The nation is having a collective awakening: the nurses, the supermarket workforce, the delivery drivers – millions of people who work in our neighbourhoods are suddenly visible, and we are enormously grateful for their work. But they’ve always been there, and we’d be wise to remember that when we get back to ‘normal’ – whatever that normal might be. The same is true in the cultural sector: there are hundreds of workers who come from under-represented backgrounds, who are a vital part of our sector’s achievements. Our arts sector needs to experience a similar collective awakening and not only recognise the value of these individuals, but also support their transition to leadership. Come the next crisis, diversity shouldn’t be left to the third or fourth pass of consultation.

Inclusive planning

When a crisis offers opportunities for access to power, it takes a truly inclusive thinker to look around the table and share that access. Those leaders do exist: people like Stella Duffy who consistently and forcefully articulates the need for those who’ve already benefited from opportunities to take a back seat, and push others forward. We need our current leaders to ‘be more Stella’, and plan into their strategy their own inclusive succession planning.

If we narrow our priorities too tightly, we are in danger of limiting our potential too. The UK’s future is increasingly diverse and if current planning doesn’t take this into account then our sector leaders plan us into extinction. Let’s make sure the positive work on inclusion achieved so far is firmly embedded in the solutions we’re building now. Those under-represented voices need to be part of the building process – not part of a consultation some months later.

If inclusion remains an afterthought in arts leadership then we are lost as a sector. We will be back to that place where representation of non-normative experience is given to a few lone voices. Those voices will be expected to represent vast swathes of society, and they will continue to be seen only through the prism of their ‘difference’, not their work. The sector will dwindle into irrelevance if we allow the experiences of any subset of society to dominate the thinking and shape of our collective futures.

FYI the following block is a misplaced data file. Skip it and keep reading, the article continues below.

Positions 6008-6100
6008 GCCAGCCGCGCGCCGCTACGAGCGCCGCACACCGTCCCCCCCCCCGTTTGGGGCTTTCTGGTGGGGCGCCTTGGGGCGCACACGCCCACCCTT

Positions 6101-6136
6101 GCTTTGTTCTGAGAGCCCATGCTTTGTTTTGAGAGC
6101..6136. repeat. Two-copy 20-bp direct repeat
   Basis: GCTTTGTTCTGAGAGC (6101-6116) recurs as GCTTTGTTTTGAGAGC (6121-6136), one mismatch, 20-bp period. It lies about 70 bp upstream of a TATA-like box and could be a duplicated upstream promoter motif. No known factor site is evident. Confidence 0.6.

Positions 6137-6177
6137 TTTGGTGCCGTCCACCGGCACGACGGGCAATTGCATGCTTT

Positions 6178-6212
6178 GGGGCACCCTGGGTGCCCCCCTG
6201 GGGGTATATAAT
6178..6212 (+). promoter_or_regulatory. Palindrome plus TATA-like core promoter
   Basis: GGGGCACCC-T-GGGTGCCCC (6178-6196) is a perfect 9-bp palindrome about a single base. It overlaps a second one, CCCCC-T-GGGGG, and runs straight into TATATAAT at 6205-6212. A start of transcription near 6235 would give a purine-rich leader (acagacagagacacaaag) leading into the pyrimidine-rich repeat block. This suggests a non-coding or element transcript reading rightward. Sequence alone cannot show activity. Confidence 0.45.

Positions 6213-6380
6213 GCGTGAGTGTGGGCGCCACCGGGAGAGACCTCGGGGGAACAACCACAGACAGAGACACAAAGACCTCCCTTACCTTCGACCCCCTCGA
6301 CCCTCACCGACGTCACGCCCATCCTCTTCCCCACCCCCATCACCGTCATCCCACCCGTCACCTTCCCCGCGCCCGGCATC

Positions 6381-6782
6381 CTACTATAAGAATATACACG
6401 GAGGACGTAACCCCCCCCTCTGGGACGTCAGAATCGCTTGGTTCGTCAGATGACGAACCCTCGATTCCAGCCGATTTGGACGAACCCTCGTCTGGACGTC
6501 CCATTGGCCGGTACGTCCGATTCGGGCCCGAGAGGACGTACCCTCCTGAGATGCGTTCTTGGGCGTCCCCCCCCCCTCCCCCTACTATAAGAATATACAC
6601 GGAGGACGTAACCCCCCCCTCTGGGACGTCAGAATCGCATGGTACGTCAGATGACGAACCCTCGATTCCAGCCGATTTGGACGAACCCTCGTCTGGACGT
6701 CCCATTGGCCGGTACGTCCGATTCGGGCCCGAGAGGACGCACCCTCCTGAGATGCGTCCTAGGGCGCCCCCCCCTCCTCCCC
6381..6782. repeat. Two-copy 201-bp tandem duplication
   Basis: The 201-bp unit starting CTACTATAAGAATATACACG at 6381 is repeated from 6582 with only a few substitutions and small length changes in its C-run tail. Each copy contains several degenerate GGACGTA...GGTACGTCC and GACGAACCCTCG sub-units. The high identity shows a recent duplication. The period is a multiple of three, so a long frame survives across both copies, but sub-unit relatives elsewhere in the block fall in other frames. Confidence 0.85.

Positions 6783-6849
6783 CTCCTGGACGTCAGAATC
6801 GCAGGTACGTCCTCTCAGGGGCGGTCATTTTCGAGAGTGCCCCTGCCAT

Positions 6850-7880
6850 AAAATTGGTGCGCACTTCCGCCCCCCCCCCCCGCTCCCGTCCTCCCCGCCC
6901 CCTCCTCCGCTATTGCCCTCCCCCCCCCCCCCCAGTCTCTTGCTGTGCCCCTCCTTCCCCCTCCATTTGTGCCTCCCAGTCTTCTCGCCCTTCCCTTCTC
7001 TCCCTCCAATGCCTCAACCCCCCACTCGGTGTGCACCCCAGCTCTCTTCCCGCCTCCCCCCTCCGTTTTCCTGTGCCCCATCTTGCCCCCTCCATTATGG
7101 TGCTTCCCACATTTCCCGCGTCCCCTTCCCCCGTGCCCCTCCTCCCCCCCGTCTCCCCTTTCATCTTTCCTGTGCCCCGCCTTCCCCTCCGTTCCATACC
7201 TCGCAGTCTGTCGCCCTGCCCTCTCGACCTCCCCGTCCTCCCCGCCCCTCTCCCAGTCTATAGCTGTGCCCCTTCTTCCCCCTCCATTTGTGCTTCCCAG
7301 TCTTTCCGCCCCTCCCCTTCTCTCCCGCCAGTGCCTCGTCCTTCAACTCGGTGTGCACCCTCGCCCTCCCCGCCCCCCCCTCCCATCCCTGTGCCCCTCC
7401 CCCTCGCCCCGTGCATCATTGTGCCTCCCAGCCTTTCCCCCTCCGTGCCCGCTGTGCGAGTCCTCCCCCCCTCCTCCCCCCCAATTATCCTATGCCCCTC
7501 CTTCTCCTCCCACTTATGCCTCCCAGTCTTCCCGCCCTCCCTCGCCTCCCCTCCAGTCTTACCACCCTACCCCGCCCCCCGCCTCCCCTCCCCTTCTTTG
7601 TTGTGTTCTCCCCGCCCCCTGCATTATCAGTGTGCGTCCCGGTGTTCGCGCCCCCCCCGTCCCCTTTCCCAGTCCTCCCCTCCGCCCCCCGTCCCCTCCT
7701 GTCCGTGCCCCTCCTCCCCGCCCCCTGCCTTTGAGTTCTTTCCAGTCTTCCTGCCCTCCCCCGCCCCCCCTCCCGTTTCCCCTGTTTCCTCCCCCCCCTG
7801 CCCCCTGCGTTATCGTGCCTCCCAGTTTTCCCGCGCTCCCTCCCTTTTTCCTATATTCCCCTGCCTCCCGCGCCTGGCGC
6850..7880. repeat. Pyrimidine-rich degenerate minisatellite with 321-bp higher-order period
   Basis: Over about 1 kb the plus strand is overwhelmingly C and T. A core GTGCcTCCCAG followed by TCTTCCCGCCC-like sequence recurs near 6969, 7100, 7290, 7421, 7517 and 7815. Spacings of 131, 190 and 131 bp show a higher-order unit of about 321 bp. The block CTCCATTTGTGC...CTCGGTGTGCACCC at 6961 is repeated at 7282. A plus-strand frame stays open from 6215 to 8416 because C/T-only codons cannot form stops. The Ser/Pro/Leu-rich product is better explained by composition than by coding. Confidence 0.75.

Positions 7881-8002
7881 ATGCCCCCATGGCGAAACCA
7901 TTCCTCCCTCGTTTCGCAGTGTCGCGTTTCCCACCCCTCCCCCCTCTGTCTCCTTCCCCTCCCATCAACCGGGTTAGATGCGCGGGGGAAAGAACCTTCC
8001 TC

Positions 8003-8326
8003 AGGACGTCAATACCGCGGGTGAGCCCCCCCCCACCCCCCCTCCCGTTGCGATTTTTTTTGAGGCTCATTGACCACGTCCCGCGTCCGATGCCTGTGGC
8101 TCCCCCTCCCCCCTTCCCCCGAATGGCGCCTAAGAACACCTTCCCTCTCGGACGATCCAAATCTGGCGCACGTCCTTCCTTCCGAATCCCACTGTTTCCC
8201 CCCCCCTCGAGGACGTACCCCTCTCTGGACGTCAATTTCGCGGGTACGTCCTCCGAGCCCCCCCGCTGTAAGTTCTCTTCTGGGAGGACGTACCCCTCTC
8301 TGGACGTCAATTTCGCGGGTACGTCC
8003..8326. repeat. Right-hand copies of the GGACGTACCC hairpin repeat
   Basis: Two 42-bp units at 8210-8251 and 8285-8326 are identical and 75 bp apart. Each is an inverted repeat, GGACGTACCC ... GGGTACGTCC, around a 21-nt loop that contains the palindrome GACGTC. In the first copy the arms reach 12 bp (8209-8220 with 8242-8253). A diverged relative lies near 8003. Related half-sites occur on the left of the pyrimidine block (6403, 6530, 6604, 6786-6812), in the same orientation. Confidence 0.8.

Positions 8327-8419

Have your say

Inc Arts is working with organisations that understand their future existence depends on being inclusive, not just adding inclusion as an item low down on the business agenda. And we are working directly with those who are under-represented in the sector, especially at leadership level.

Your contribution can help to build the biggest, most in-depth picture possible, to show in cold, hard facts, exactly what it takes for everyone to progress in the arts. This is why Inc Arts is launching the UK’s biggest survey into careers in the arts. This research is for – and about – everyone, not just those who’ve had to struggle to get in, and get on.

To shape a future that is fair, rewards and recognises talent, and refuses to let people be put in boxes based on their race, class, disability, neurodivergence or gender, then please add your voice to this survey and send it to everyone else who you wants the same.  

This is a rare opportunity to make positive change. What’s happening in our neighbourhoods and our virtual networks is showing us the importance of supporting others, of interaction, of inclusive community. We all have a right to help shape the future we want to see. And we can all play a part in making our new futures brighter. Let’s start now.

Amanda Parker is Director of Inc Arts, whose mission is to diversify the workforce of the creative and cultural sector.

Add your voice to the Inc Arts survey